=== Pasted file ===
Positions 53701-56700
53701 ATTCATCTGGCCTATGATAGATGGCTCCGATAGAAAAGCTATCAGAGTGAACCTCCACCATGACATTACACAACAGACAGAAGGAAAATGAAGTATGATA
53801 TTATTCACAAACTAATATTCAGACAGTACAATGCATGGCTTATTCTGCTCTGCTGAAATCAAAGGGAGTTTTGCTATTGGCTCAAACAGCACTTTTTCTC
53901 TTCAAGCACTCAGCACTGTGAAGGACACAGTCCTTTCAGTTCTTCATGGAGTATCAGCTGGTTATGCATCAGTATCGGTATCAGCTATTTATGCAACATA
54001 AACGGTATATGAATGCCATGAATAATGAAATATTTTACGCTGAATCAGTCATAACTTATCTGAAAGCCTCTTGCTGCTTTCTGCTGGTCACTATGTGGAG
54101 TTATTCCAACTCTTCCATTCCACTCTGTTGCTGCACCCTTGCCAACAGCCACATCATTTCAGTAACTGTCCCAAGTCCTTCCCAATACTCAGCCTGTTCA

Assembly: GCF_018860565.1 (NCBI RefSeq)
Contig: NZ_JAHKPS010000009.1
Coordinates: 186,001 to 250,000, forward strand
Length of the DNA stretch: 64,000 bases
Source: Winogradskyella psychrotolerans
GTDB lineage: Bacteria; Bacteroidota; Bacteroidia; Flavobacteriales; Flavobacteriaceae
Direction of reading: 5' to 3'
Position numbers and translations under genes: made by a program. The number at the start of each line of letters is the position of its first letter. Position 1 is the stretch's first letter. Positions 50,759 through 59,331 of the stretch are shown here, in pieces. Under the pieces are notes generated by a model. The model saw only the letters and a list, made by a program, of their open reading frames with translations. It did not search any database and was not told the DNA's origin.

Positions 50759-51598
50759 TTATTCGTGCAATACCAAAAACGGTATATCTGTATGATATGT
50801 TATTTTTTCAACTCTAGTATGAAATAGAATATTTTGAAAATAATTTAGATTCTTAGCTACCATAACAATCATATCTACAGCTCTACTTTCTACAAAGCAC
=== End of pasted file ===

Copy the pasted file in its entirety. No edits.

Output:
Positions 53701-56700
53701 ATTCATCTGGCCTATGATAGATGGCTCCGATAGAAAAGCTATCAGAGTGAACCTCCACCATGACATTACACAACAGACAGAAGGAAAATGAAGTATGATA
53801 TTATTCACAAACTAATATTCAGACAGTACAATGCATGGCTTATTCTGCTCTGCTGAAATCAAAGGGAGTTTTGCTATTGGCTCAAACAGCACTTTTTCTC
53901 TTCAAGCACTCAGCACTGTGAAGGACACAGTCCTTTCAGTTCTTCATGGAGTATCAGCTGGTTATGCATCAGTATCGGTATCAGCTATTTATGCAACATA
54001 AACGGTATATGAATGCCATGAATAATGAAATATTTTACGCTGAATCAGTCATAACTTATCTGAAAGCCTCTTGCTGCTTTCTGCTGGTCACTATGTGGAG
54101 TTATTCCAACTCTTCCATTCCACTCTGTTGCTGCACCCTTGCCAACAGCCACATCATTTCAGTAACTGTCCCAAGTCCTTCCCAATACTCAGCCTGTTCA

Assembly: GCF_018860565.1 (NCBI RefSeq)
Contig: NZ_JAHKPS010000009.1
Coordinates: 186,001 to 250,000, forward strand
Length of the DNA stretch: 64,000 bases
Source: Winogradskyella psychrotolerans
GTDB lineage: Bacteria; Bacteroidota; Bacteroidia; Flavobacteriales; Flavobacteriaceae
Direction of reading: 5' to 3'
Position numbers and translations under genes: made by a program. The number at the start of each line of letters is the position of its first letter. Position 1 is the stretch's first letter. Positions 50,759 through 59,331 of the stretch are shown here, in pieces. Under the pieces are notes generated by a model. The model saw only the letters and a list, made by a program, of their open reading frames with translations. It did not search any database and was not told the DNA's origin.

Positions 50759-51598
50759 TTATTCGTGCAATACCAAAAACGGTATATCTGTATGATATGT
50801 TATTTTTTCAACTCTAGTATGAAATAGAATATTTTGAAAATAATTTAGATTCTTAGCTACCATAACAATCATATCTACAGCTCTACTTTCTACAAAGCAC